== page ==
• In the year 2014, some of the Kashmiri students were charged with sedition for supporting Pakistan in a cricket match between India and Pakistan. 
  • Kanhaiya Kumar, Patidar leader Hardik Patel and many others have been slapped with sedition charges. 

What is the debate?

  • The law clashes with the right to freedom of speech and expression guaranteed by Article 19(1)(a) of the Constitution. It is not even part of the “reasonable restrictions” on free speech under Article 19(2).
  • Centre and the States have invoked the section against activists, writers etc. to silence political dissent by accusing dissenters of promoting disaffection. 
  • According to the National Crime Records Bureau, 35 cases of sedition were reported in 2016. Many of these cases did not involve violence or incitement to violence.
  • Few questions have arisen. Can one be charged for sedition if he/she criticizes the government? Has the sedition law lost its relevance? Or it requires drastic changes? What is sedition exactly?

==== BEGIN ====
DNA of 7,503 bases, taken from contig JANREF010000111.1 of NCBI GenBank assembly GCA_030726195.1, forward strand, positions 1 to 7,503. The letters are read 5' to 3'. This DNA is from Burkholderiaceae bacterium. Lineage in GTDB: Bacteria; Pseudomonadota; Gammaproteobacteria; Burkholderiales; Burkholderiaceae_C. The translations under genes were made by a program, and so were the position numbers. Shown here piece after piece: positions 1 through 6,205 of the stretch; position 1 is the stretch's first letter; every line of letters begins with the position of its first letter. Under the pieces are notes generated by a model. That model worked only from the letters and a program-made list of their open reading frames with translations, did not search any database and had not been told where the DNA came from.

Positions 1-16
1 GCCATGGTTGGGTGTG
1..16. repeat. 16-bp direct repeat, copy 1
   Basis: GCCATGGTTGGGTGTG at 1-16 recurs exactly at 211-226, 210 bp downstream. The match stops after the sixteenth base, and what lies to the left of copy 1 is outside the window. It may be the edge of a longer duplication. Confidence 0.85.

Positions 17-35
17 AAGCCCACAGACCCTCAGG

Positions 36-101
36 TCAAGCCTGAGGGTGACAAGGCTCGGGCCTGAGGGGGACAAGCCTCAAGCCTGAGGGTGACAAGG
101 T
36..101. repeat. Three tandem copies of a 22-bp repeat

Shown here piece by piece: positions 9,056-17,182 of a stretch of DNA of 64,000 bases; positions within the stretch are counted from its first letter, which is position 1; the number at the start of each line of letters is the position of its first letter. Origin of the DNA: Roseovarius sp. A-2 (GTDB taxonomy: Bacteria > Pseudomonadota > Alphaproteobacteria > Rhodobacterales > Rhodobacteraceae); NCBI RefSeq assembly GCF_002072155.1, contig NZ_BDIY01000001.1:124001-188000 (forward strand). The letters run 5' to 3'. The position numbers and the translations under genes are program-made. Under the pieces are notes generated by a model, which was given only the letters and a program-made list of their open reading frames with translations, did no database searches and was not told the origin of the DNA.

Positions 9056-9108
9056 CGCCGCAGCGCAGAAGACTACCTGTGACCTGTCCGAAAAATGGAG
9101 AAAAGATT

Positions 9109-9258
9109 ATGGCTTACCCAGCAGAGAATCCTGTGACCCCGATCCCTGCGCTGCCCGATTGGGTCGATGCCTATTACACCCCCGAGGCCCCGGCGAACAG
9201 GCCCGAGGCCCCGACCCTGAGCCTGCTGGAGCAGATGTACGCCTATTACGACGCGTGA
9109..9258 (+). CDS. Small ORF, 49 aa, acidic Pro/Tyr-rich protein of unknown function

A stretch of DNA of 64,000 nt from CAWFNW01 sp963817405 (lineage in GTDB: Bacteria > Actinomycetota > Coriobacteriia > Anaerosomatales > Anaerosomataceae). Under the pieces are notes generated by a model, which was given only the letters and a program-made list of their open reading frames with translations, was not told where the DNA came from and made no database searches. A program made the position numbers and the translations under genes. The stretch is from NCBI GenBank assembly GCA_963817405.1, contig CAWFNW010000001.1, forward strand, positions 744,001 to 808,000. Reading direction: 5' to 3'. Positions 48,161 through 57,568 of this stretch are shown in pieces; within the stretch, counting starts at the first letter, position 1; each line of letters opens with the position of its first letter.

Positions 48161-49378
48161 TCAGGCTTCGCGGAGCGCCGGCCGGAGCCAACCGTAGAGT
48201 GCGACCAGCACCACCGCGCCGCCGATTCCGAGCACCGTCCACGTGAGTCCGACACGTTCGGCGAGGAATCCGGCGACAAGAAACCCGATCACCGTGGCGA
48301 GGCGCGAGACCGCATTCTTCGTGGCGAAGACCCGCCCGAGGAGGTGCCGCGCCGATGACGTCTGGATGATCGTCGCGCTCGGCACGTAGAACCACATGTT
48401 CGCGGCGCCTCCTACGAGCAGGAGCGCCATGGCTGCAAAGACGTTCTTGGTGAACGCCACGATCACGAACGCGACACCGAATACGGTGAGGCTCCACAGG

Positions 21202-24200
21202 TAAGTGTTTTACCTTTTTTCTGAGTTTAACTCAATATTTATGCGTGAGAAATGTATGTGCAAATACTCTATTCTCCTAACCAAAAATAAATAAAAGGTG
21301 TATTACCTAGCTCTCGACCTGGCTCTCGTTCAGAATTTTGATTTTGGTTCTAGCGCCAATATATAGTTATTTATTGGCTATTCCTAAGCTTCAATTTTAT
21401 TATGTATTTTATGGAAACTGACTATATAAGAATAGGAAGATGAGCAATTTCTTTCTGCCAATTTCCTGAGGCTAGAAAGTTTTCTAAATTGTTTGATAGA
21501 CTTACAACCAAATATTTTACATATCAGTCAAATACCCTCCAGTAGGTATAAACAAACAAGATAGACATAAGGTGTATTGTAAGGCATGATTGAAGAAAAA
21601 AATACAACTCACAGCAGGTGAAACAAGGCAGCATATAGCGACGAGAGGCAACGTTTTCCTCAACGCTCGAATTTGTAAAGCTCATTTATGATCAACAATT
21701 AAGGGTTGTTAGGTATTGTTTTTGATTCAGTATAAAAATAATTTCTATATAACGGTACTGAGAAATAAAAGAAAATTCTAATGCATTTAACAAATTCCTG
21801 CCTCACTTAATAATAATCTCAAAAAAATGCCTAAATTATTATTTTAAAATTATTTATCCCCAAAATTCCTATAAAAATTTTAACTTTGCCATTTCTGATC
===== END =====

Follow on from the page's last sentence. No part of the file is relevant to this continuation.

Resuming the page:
Sedition in Independent India

After independence, India retained Section 124A. Because the newly-born government of free India was threatened by 

  • right-wing extremism as well as by left-wing extremism
  • scarcity of food
  • the challenge of settling millions of Partition refugees
  • the conflict with Pakistan over Kashmir.

So the government needed sedition law to counter the challenges. The govt. Banned some newspapers for seditious activities. The affected editors then went to court. In 1950, the six judges of the Supreme Court decided two cases : 

  • Romesh Thapar v State of Madras and